It’s a small pot of soil, a giant leap for the knowledge of space agriculture by man: scientists have for the first time grown plants in lunar soil brought back by astronauts as part of the program Apollo.
The groundbreaking experiment, detailed in the journal Communications Biology on Thursday, gave researchers hope that it may one day be possible to grow plants directly on the Moon.
This would save future space missions a lot of hassle and expense, facilitating longer and more distant journeys.
However, according to the study authors from the University of Florida, there is still much to study on the subject, and they intend to leave no stone unturned.
“This research is critical to NASA’s long-term human exploration goals,” said Bill Nelson, director of the US space agency. “We will need to use resources found on the Moon and Mars to develop food sources for future astronauts living and operating in deep space.”
For their experiment, the researchers used only 12 grams (a few teaspoons) of lunar soil collected from various locations on the Moon during the Apollo 11, 12 and 17 missions.
In tiny pots the size of a thimble, they placed about a gram of soil (called “regolith”) and added water, then the seeds. They also fed the plants a nutrient solution every day.
The researchers chose to plant Arabidopsis thaliana, a relative of mustard greens, because it grows easily and, importantly, has been studied extensively. Its genetic code and its responses to hostile environments – even in space – are well known.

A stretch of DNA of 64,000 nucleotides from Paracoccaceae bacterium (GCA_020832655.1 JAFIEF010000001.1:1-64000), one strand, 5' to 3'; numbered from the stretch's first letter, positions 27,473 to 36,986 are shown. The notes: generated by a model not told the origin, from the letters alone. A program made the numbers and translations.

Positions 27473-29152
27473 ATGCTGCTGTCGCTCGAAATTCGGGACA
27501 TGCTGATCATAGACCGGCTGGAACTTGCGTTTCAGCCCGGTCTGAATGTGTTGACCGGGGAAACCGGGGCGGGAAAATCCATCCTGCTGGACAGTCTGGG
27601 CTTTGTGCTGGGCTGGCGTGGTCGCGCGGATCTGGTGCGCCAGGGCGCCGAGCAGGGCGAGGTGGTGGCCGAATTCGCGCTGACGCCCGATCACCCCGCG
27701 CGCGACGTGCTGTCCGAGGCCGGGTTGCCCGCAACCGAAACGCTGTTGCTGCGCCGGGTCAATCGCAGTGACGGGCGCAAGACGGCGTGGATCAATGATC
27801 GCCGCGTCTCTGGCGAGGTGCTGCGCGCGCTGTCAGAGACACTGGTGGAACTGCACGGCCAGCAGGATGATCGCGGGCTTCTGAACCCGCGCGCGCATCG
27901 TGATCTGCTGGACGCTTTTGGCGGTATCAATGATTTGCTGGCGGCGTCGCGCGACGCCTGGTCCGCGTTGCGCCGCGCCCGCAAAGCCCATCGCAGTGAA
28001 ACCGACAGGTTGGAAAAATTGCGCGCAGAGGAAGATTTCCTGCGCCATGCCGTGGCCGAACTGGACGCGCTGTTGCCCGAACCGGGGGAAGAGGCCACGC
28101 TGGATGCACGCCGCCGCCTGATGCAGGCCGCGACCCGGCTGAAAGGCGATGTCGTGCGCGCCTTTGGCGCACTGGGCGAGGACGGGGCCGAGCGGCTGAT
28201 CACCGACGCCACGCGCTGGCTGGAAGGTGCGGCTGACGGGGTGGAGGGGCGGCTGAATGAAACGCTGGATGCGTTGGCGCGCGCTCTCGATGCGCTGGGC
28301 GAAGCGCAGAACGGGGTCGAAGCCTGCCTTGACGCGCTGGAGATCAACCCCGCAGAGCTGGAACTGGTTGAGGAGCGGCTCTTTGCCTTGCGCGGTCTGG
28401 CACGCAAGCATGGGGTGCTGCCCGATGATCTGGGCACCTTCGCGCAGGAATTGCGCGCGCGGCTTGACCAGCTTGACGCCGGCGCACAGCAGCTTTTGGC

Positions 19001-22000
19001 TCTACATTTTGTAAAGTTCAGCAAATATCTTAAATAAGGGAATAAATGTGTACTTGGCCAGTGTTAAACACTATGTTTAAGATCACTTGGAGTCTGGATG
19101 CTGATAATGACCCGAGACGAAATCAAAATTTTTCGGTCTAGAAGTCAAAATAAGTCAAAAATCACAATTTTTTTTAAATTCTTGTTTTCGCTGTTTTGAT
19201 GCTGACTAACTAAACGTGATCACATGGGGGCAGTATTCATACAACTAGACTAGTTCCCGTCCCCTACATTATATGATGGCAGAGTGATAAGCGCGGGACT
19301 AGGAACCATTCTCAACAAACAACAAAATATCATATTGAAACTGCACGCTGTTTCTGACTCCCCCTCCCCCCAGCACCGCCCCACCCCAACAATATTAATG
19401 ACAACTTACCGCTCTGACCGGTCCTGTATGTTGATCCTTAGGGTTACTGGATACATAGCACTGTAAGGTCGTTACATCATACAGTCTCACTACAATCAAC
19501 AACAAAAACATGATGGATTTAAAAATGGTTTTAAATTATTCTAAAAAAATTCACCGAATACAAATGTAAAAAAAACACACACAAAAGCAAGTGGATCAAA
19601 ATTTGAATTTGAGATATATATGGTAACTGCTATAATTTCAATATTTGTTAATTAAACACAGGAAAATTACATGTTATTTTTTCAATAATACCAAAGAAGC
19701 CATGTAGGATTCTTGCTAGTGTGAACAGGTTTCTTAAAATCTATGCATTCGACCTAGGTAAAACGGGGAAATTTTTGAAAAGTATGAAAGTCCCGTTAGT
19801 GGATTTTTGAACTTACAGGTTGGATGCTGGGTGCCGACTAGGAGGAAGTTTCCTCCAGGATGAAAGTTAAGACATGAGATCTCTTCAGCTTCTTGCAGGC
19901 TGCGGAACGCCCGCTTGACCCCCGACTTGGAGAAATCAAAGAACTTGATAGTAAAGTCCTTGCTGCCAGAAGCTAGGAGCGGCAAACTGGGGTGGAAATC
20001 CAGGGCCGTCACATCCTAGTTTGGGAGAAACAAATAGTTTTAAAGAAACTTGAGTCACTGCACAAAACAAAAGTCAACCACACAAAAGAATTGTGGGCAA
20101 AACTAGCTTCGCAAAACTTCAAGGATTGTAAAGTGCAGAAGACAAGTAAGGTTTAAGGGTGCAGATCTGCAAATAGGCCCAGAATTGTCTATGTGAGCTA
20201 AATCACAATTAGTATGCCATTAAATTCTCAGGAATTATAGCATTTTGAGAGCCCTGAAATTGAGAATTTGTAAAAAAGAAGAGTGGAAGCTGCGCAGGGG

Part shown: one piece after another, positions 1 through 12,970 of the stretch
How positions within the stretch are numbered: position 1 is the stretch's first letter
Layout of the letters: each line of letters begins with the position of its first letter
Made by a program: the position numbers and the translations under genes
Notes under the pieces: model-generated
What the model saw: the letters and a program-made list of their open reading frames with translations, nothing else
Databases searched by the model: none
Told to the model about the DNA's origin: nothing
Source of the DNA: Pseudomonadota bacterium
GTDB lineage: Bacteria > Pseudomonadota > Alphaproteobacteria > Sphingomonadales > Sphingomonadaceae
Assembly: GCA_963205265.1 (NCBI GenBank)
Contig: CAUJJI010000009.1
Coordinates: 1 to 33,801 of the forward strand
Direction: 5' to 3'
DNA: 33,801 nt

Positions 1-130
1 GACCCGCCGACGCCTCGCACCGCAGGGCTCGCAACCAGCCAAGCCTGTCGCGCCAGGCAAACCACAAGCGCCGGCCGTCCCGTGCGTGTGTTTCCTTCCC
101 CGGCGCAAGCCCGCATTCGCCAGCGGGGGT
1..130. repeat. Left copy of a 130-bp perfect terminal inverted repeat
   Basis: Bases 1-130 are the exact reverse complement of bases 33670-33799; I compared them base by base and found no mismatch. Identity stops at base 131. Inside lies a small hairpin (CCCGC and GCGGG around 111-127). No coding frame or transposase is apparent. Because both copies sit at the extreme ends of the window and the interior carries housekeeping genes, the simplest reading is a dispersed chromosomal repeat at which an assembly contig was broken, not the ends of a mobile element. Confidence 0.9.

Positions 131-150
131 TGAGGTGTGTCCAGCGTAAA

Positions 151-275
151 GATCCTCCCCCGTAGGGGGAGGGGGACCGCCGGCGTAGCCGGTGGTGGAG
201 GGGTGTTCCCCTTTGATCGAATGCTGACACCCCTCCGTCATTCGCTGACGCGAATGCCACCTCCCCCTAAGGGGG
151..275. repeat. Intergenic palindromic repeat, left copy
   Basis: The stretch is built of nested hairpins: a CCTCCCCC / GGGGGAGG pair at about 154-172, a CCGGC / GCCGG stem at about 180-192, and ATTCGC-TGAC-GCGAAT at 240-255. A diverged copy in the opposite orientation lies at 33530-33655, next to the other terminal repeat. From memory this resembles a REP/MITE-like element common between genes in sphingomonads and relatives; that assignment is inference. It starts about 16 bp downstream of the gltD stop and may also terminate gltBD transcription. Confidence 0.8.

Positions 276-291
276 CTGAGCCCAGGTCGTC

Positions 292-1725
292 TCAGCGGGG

As a control group, seeds were also planted in Earth’s soil as well as samples mimicking lunar and Martian soil.
Result: after two days, everything germinated, including the lunar samples.
“Each plant – whether in a lunar sample or in a control – looked the same until about the sixth day,” Anna-Lisa Paul, lead author of the paper, said in a statement.
But after that, differences began to appear: the plants in the lunar samples grew more slowly and had stunted roots.
After 20 days, scientists harvested all the plants and conducted DNA studies.
Their analysis showed that the lunar plants reacted similarly to those grown in harsh environments, such as excessively salty soils or heavy metals.
In the future, scientists want to understand how this environment could be made more hospitable.
NASA is preparing to return to the Moon as part of the Artemis program, with a long-term goal of establishing a sustainable human presence on its surface.